Marija Gimbutas envisaged a Slavic cultural continuity spanning two millennia, centred on the Chernoles, and the preceding Komarov cultures. In the 7th century BC, these proto-Slavs were conquered by the Scythians. However, there was limited interaction between the Slavs, who served as tribute-paying Scythian ploughmen, and the nomads. Moreover, the protection afforded by their homeland in the forest steppe enabled them to preserve their language and their patrilineal, agricultural customs. After a millennium, when the Hun Empire collapsed, a distinct Slavic culture re-emerged and spread rapidly. Gimbutas wrote, "Neither Bulgars nor Avars colonized the Balkan Peninsula; after storming Thrace, Illyria and Greece they went back to their territory north of the Danube. It was the Slavs who did the colonizing; . . . entire families or even whole tribes infiltrated lands. As an agricultural people, they constantly sought an outlet for the population surplus. Suppressed for over a millennium by foreign rule of Scythians, Sarmatians and Goths, they had been restricted to a small territory; now the barriers were down and they poured out”. In addition to sheer numbers, the relative depopulation of eastern Europe (due in part to the outmigration of Germani), and the lack of imperial defences further catalyzed Slavic expansion.
Commencing with the processual archaeology movement in the 1960s, some scholars began to assert that "there was no need to explain culture change exclusively in terms of migration and population replacement". Historical linguist Johanna Nichols argued that "Ethnic spreads can involve either the spread of a language to speakers of other languages or the spread of a population. Massive population spread or demographic replacement has probably been a rarity in human history.... [T]here is no reason to assume that the Slavic expansion was a primarily demographic event. Some migration took place, but the parsimonious assumption is the Slavic expansion was primarily a linguistic spread". Renfrew proposed the ideas of Elite Dominance and System collapse to explain scenarios of language replacement.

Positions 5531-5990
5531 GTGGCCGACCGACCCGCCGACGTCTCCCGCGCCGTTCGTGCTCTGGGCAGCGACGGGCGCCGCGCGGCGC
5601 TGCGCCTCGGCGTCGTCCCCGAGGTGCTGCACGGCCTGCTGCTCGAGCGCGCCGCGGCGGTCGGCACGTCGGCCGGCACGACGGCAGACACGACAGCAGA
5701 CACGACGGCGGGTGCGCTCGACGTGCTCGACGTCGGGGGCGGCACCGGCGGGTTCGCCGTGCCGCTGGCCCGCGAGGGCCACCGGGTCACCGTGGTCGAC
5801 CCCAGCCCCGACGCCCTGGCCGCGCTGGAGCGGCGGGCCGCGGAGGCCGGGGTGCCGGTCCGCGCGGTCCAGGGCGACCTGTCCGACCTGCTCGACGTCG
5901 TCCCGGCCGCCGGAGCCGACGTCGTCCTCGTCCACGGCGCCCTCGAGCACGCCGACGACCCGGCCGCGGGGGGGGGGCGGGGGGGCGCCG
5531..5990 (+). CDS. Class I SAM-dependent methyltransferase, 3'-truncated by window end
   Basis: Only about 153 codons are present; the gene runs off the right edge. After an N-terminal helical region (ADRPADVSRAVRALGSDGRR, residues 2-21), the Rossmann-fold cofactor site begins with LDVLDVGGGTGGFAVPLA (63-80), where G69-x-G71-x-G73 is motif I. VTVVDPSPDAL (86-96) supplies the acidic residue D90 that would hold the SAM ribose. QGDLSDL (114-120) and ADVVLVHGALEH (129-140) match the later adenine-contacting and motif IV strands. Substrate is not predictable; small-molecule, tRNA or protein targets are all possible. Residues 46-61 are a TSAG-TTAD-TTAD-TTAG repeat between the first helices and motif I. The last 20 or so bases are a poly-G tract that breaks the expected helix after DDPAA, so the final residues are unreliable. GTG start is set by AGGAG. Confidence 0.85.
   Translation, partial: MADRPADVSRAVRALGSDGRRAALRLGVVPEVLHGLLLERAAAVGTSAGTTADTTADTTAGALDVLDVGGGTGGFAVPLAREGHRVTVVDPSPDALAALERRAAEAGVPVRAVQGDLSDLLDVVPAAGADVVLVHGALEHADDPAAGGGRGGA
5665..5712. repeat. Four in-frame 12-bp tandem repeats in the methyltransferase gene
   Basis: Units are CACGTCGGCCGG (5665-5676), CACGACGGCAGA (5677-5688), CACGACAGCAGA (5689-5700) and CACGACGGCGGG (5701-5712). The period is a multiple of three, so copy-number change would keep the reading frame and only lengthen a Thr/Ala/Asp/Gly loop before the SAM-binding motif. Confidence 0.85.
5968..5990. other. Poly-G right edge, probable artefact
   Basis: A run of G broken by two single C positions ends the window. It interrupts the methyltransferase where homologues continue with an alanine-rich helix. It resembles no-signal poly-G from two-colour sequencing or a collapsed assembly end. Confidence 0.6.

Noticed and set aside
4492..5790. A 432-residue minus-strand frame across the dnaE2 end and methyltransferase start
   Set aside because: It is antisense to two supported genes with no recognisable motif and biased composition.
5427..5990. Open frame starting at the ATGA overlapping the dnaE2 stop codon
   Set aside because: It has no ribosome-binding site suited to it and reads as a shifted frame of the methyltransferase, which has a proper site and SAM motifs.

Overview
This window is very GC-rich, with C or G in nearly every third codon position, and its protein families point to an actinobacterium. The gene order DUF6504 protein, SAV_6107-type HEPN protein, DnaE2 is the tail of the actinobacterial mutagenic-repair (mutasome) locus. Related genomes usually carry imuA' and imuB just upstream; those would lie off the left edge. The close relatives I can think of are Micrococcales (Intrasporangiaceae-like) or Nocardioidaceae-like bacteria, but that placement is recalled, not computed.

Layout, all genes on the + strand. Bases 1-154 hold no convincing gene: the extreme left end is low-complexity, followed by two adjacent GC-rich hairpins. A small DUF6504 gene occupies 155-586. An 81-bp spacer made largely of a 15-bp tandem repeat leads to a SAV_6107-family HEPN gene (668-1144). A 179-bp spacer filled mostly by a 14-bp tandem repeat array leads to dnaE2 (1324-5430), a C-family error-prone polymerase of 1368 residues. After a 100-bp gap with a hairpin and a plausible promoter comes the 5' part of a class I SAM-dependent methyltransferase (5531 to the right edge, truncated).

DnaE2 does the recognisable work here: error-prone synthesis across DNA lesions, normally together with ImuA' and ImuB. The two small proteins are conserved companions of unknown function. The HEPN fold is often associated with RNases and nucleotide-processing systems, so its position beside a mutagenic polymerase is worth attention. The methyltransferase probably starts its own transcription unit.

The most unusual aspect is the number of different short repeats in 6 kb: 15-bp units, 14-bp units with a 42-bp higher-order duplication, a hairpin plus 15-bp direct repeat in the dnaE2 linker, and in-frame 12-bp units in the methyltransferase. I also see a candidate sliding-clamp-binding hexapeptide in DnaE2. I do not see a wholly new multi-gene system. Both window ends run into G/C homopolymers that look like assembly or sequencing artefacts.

Dolukhanov suggests that their experience with nomads enabled the Slavs to gain substantial political and military experience, emerging as a “dominant force and establishing a new socio-political network in the entire area of central and southeastern Europe”.
Apart from military successes, Paul Barford has suggested that “the spartan and egalitarian (Slavic) culture . . . clearly had something attractive for great numbers of the populations living over considerable areas of central Europe”, resulting in their assimilation. “The analysis of Slav material culture (especially South Slavs) and results of anthropological investigations, as well as the loan-words in philological studies, clearly demonstrate the contribution of the previous populations of these territories in the make-up of some of the Slav populations".
Byzantine chroniclers also noted that Roman prisoners captured by the Sclavenes were soon able to become free members of Slav society, if they wished. Horace Lunt attributed the spread of Slavic to the "success and mobility of the Slavic 'special border guards' of the Avar khanate", military elites who used Slavic as a lingua franca within the Avar Khanate. He argued that only as a lingua franca could Slavic have spread, obliterating other languages and dialects, whilst at the same time remaining remarkably uniform. Whilst explaining the formation of specific regional Slavic groups within the Balkans, eastern Alps and the Morava-Danube basin, Lunt's theory fails to explain how Slavic spread to the Baltic region and to the territories of the Eastern Slavs, areas which had no historical links with the Avar Khanate.
A related concept to elite dominance is system collapse, whereby the power vacuum associated with the demise of the Hun Empire on the one hand and the Roman Empire on the other allowed certain minority groups to take control and impose their customs and language (Renfrew 1987). Paul Barford suggests that Slavic groups might have existed in a wide area of central-eastern Europe (the territories lying within the abovementioned Chernyakov and Zarubintsy-Przeworsk culture zones), even prior to the historically documented 'Slavic migrations' of the 6th to 9th centuries. Serving as auxiliaries in Sarmatian, Goth and Hun armies, small numbers of Slavic speakers might have even reached the Balkans prior to the 6th century: These scattered groups then served as multiple foci for the creation of a consolidated Slavic cultural identity, when conditions favoured this, assimilating or passing on their material culture and language onto other ethnies.